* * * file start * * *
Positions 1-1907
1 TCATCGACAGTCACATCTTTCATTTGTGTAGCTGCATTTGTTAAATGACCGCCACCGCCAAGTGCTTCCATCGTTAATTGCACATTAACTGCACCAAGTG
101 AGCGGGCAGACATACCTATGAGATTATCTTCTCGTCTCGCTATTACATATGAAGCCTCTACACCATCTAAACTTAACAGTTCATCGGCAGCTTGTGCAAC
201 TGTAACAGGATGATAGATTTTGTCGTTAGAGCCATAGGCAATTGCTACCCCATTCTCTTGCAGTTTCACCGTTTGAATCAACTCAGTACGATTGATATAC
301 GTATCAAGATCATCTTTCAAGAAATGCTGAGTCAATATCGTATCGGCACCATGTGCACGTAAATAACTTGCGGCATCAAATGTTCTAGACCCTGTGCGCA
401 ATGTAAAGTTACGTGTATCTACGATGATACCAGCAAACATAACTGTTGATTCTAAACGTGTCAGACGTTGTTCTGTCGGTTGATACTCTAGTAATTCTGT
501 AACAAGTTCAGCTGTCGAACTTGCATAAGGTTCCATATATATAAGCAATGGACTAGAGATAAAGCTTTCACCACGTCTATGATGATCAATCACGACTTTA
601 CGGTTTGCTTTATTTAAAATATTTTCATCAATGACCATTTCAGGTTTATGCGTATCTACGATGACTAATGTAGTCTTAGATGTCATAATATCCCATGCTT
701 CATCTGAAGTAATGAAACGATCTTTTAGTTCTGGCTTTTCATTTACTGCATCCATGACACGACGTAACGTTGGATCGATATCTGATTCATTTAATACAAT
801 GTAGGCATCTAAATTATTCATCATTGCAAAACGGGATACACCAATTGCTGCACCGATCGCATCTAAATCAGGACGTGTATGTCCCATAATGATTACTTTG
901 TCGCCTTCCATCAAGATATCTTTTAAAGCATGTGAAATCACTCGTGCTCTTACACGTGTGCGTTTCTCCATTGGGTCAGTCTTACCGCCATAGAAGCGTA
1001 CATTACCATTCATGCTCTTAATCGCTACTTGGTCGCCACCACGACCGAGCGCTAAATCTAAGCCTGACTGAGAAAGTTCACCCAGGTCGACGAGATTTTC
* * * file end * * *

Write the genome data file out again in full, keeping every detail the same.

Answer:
Positions 1-1907
1 TCATCGACAGTCACATCTTTCATTTGTGTAGCTGCATTTGTTAAATGACCGCCACCGCCAAGTGCTTCCATCGTTAATTGCACATTAACTGCACCAAGTG
101 AGCGGGCAGACATACCTATGAGATTATCTTCTCGTCTCGCTATTACATATGAAGCCTCTACACCATCTAAACTTAACAGTTCATCGGCAGCTTGTGCAAC
201 TGTAACAGGATGATAGATTTTGTCGTTAGAGCCATAGGCAATTGCTACCCCATTCTCTTGCAGTTTCACCGTTTGAATCAACTCAGTACGATTGATATAC
301 GTATCAAGATCATCTTTCAAGAAATGCTGAGTCAATATCGTATCGGCACCATGTGCACGTAAATAACTTGCGGCATCAAATGTTCTAGACCCTGTGCGCA
401 ATGTAAAGTTACGTGTATCTACGATGATACCAGCAAACATAACTGTTGATTCTAAACGTGTCAGACGTTGTTCTGTCGGTTGATACTCTAGTAATTCTGT
501 AACAAGTTCAGCTGTCGAACTTGCATAAGGTTCCATATATATAAGCAATGGACTAGAGATAAAGCTTTCACCACGTCTATGATGATCAATCACGACTTTA
601 CGGTTTGCTTTATTTAAAATATTTTCATCAATGACCATTTCAGGTTTATGCGTATCTACGATGACTAATGTAGTCTTAGATGTCATAATATCCCATGCTT
701 CATCTGAAGTAATGAAACGATCTTTTAGTTCTGGCTTTTCATTTACTGCATCCATGACACGACGTAACGTTGGATCGATATCTGATTCATTTAATACAAT
801 GTAGGCATCTAAATTATTCATCATTGCAAAACGGGATACACCAATTGCTGCACCGATCGCATCTAAATCAGGACGTGTATGTCCCATAATGATTACTTTG
901 TCGCCTTCCATCAAGATATCTTTTAAAGCATGTGAAATCACTCGTGCTCTTACACGTGTGCGTTTCTCCATTGGGTCAGTCTTACCGCCATAGAAGCGTA
1001 CATTACCATTCATGCTCTTAATCGCTACTTGGTCGCCACCACGACCGAGCGCTAAATCTAAGCCTGACTGAGAAAGTTCACCCAGGTCGACGAGATTTTC